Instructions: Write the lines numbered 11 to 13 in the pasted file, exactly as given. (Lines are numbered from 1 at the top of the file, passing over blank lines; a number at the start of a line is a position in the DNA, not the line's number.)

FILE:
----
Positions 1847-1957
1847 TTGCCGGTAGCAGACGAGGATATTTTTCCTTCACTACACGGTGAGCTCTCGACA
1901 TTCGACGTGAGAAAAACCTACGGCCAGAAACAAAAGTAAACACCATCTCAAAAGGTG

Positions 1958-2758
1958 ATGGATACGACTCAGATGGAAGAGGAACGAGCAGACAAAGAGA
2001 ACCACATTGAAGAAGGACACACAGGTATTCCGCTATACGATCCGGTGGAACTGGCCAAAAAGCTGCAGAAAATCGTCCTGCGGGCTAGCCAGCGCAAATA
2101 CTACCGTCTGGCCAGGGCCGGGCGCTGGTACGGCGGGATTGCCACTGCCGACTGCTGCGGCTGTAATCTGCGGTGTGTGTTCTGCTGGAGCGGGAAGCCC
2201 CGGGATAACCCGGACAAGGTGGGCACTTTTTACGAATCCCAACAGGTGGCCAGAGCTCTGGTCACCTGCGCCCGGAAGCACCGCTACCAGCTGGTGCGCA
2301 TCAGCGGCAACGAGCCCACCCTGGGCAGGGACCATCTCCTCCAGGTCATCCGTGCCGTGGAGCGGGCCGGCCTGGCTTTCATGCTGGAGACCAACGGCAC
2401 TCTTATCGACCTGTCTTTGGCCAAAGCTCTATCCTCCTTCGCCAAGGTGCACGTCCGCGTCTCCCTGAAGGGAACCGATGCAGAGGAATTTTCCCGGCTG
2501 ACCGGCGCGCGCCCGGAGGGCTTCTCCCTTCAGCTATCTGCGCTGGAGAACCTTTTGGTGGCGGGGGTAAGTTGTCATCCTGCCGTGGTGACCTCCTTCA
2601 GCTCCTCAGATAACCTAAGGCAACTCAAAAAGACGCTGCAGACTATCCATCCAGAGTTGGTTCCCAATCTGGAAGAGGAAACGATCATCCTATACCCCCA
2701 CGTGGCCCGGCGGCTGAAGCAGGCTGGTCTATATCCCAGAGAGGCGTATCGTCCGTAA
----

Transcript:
2501 ACCGGCGCGCGCCCGGAGGGCTTCTCCCTTCAGCTATCTGCGCTGGAGAACCTTTTGGTGGCGGGGGTAAGTTGTCATCCTGCCGTGGTGACCTCCTTCA
2601 GCTCCTCAGATAACCTAAGGCAACTCAAAAAGACGCTGCAGACTATCCATCCAGAGTTGGTTCCCAATCTGGAAGAGGAAACGATCATCCTATACCCCCA
2701 CGTGGCCCGGCGGCTGAAGCAGGCTGGTCTATATCCCAGAGAGGCGTATCGTCCGTAA